West Windsor has a chance to become an environmental leader with the installation of the proposed solar micro grid, and I hope that objections from council members don’t mean we lose out on this opportunity.
I am writing as a West Windsor resident who has been in the energy industry for nearly 20 years. I am also an adjunct professor at Columbia University’s Earth Institute.
The solar system that PSE&G is proposing for the municipal complex is well-proven technology. In the U.S. this past year, approximately 14,000 megawatts of solar were installed, representing a $30 billion industry. Solar and wind together now account for about 6 percent of U.S. power generation.
One of the challenges that has, in the past, prevented solar from further growth is that it has only been able to operate when the sun is shining. However, in recent years, there has been significant growth in the kind of back-up battery storage systems PSE&G is proposing for West Windsor.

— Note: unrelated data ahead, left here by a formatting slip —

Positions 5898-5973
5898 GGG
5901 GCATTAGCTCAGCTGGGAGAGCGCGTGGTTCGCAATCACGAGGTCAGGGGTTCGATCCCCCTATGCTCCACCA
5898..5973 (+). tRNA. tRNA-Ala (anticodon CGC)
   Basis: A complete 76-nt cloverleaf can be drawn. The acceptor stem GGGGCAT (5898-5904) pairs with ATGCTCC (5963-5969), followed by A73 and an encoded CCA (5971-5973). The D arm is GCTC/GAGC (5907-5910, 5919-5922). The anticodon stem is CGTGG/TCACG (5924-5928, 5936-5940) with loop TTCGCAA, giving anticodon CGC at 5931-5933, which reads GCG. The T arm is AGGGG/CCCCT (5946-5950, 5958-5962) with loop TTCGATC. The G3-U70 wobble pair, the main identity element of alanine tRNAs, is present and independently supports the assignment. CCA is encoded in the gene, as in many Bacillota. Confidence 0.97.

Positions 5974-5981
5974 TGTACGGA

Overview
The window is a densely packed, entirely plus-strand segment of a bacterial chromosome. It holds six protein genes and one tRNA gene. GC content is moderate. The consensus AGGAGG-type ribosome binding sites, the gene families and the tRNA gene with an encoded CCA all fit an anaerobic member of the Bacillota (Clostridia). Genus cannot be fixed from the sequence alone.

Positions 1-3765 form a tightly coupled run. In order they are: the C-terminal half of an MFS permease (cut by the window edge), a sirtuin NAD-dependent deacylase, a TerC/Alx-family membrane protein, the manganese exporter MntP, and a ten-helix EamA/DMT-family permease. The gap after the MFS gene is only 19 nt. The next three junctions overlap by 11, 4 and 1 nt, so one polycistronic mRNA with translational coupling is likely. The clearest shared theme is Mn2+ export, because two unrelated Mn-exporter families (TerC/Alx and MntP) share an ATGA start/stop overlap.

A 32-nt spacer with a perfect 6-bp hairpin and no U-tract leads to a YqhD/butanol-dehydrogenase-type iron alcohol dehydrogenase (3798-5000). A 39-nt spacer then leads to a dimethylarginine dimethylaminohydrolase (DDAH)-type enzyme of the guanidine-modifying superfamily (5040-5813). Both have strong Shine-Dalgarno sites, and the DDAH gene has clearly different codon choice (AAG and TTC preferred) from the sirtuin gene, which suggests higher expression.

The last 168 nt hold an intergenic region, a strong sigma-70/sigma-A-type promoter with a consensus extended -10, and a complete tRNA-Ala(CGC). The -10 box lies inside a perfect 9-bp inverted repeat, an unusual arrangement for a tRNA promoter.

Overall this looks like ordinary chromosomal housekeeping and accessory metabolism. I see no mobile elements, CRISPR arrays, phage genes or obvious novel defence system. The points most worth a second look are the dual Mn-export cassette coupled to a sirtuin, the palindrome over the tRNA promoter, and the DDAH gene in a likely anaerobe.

According to market research firm IHS, the batteries that will be deployed in West Windsor will be among the 6,000 megawatts of battery storage systems deployed globally in 2017.
Any concern about a solar micro grid system being “a big question mark” goes against the billions of dollars that are being invested every year in this technology. Any concern about the batteries not being charged “100 percent of the time” can be addressed through the kind of project planning that companies like PSE&G do every day. For example, the batteries could have a higher capacity than otherwise needed to account for PSE&G sometimes needing the battery for grid use.
This project seems like the perfect opportunity for West Windsor to combine environmental leadership and financial responsibility. I can’t think of an easier decision that our council will make in 2017.
— Scott Fisher, West Windsor